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Of all the things we have to deal with on a daily basis I’m not sure wether to love this or hate it.
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Old April 16th, 2021, 11:28 PM   #8
drbitboy
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anyway, the replacement for it in a PLC is the SQO instruction, IIRC.
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Old April 17th, 2021, 10:21 PM   #9
asteroide
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Hello Friends

Thanks for your responses.

I think that, this is not a timer, it is a sequencer, because there are some electronic timers connected in this machine and I suppose are connected to this control.

I have not had the opportunity to review it on the floor but I have modified the photo that I have added with some annotations that I think they are.

At the upper left, main power, 120 VAC.
At the middle left, actual step number
It has 30 wheels, in the bottom 25 cables are connected, maybe inputs
At the right, 24 terminals, 20 cables connected, maybe outputs.

So, I think it is a sequencer, the wheels rotates and if the "input" is active then activates the "output". But it is strange, why 30 "inputs" with 24 "outputs"? If 1 "input" corresponds to 1 "outpus", what happens with the other 6 "inputs"?

The wheels have some numbers, I do not know what they mean.

I am looking for the diagrams, if these do not exist, I will have to create them.

I hope in this wheek to have some progress.

Thanks again.
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Last edited by asteroide; April 17th, 2021 at 11:16 PM.
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Old April 18th, 2021, 06:45 AM   #10
parky
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In a way it could be a timer but constant, if it runs then there will be a time between each transition, the numbers are just to show the step number you should notice that they all correspond i.e. at step 8 the ones that have the flag are all numbered 8 the external timers/relays etc. could be interlocks or time values, it is also possible that some of the timers disable the motor to hold it's position until a pre-set time there are many possibilities. I saw something like this many years ago, I was not involved in the replacement but the only way (without spending a long time trying to decipher it) was a logic diagram was provided & watching the system run with explanations from the operator, I believe the guy who did it had it up & running pretty quickly with just a few minor tweaks.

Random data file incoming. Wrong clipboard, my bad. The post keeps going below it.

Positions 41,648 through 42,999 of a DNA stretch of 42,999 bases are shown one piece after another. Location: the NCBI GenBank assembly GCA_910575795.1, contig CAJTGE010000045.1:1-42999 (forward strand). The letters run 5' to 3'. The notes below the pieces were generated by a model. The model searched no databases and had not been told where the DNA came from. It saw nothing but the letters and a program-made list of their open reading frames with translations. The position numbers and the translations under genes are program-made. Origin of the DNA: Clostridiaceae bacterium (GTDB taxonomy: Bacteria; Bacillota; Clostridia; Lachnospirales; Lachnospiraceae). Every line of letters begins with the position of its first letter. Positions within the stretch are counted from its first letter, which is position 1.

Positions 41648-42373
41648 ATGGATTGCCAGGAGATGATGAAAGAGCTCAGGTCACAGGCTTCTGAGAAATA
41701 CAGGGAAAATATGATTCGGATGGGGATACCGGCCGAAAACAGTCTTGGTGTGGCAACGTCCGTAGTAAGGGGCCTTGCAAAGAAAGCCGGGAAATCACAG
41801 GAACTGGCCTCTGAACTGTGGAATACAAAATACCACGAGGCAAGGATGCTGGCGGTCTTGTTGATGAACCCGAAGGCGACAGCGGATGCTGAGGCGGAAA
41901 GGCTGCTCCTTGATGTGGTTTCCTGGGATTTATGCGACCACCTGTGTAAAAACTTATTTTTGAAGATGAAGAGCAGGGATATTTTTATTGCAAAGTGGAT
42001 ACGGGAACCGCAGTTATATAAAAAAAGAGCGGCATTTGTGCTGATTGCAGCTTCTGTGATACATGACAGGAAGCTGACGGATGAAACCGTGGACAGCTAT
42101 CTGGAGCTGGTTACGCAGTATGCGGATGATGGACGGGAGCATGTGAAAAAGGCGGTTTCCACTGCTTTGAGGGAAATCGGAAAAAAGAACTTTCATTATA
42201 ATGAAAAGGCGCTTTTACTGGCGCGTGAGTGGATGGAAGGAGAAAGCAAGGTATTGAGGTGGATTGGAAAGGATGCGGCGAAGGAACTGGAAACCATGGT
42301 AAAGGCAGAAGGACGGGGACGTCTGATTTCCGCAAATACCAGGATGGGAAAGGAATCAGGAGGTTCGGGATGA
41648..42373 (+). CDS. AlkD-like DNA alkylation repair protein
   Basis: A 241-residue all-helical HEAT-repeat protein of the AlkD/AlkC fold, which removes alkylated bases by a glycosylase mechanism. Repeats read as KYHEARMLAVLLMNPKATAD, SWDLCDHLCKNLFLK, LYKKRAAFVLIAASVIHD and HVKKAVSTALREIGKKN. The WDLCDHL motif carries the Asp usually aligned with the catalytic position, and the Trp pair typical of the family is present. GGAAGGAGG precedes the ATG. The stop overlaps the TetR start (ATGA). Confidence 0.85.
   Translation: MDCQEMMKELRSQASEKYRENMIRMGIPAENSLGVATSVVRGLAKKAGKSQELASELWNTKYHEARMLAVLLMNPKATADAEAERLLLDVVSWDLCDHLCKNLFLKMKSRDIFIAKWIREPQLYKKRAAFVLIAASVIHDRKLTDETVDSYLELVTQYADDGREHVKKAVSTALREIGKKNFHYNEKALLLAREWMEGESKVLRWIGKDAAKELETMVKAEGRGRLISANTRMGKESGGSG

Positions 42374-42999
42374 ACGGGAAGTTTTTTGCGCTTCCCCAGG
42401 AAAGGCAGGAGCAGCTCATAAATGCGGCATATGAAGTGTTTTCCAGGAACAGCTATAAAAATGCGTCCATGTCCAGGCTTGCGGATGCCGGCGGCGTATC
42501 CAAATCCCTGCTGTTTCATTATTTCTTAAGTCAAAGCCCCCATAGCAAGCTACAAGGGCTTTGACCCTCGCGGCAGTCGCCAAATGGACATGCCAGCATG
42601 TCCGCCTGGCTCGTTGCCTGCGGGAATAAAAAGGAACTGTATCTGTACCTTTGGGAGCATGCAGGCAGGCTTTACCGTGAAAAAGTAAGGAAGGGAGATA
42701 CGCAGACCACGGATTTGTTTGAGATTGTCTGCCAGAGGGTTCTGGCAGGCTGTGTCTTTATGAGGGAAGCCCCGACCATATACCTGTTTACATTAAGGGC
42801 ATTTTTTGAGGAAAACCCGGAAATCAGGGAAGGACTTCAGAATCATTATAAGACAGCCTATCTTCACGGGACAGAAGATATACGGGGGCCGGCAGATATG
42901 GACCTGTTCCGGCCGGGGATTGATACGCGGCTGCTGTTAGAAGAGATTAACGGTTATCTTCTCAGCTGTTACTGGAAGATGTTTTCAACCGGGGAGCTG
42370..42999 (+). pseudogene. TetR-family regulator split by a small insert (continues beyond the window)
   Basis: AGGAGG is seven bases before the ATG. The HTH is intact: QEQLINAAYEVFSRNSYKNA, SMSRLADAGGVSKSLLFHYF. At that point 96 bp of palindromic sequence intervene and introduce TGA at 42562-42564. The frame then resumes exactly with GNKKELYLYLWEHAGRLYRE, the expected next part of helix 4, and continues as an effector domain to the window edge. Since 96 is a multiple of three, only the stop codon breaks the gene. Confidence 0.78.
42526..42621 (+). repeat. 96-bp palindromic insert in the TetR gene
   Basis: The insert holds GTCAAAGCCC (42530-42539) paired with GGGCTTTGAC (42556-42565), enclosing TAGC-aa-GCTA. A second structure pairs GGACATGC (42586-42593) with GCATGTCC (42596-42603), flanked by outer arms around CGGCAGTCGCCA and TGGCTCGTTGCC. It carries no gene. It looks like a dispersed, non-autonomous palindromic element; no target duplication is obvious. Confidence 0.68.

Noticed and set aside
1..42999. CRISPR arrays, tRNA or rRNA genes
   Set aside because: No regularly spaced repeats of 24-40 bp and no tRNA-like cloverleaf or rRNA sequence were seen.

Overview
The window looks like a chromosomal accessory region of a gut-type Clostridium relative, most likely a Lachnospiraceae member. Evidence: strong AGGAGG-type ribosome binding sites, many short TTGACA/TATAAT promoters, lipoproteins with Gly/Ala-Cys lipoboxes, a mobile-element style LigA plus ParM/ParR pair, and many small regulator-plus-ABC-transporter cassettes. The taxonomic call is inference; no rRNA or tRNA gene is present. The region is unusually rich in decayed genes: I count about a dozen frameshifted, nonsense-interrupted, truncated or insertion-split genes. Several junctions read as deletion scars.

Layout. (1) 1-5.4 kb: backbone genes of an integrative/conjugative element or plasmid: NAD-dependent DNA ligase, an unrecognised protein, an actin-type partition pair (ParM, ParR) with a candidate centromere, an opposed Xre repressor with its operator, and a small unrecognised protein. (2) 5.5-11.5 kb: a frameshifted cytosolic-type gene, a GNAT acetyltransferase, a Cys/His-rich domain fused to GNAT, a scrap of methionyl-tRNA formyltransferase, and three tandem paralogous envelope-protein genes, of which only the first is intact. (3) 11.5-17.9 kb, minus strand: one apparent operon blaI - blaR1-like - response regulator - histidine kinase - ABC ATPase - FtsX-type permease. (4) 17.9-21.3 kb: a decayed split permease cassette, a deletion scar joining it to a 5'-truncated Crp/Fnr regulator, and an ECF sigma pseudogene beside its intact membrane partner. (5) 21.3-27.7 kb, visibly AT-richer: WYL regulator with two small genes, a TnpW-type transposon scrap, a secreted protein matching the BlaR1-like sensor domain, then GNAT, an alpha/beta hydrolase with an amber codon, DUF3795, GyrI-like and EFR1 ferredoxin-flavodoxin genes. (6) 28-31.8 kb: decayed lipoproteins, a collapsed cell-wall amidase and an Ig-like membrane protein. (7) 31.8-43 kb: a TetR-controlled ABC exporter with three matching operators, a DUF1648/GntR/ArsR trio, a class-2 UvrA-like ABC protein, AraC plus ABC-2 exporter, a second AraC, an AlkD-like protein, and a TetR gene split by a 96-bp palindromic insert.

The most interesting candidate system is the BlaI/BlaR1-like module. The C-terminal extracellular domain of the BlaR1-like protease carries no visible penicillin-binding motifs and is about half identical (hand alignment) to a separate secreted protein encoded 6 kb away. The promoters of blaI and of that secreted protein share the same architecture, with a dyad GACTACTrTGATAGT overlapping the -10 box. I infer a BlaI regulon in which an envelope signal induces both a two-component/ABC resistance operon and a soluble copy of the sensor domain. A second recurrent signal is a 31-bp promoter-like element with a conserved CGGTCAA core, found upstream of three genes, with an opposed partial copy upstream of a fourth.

I suggest if you are the one replacing it then try to get the logic diagram, speak to the operator & glean as much information as you can.
I once converted a relay system into a PLC, however, we had no idea how it worked, we had a ladder diagram but many contacts/ relays were in the cold side of the ladder (not allowed in most PLC's) so in truth where the existing system used somewhere in the region of 50-70 relays the ladder in the PLC used something like 200-250 that included outputs and internal relays. but by creating the original ladder drawing but extra contacts i.e. no contacts in the cold side (ov line of the ladder) it worked & we found out exaclty how it worked.

Last edited by parky; April 18th, 2021 at 06:52 AM.
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Old April 18th, 2021, 08:34 PM   #11
Matthew Modar
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I replaced one of these last year. Here is a scan of the manual:

https://docdro.id/3puXVJ8

I just used this to help identify the IO wires and then rewrote the sequence from scratch. This was (obviously) an old machine, and the current owner did not use most of the old program. So it made more sense to start over than try to decipher the old sequencer operations.
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Old April 19th, 2021, 10:28 AM   #12
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Quote:
Originally Posted by Matthew Modar View Post
I replaced one of these last year. Here is a scan of the manual:

https://docdro.id/3puXVJ8

I just used this to help identify the IO wires and then rewrote the sequence from scratch. This was (obviously) an old machine, and the current owner did not use most of the old program. So it made more sense to start over than try to decipher the old sequencer operations.
I concur with this strategy. You can probably design a better control program by understanding the machinery operation rather than to decode what the wiring says it is supposed to do.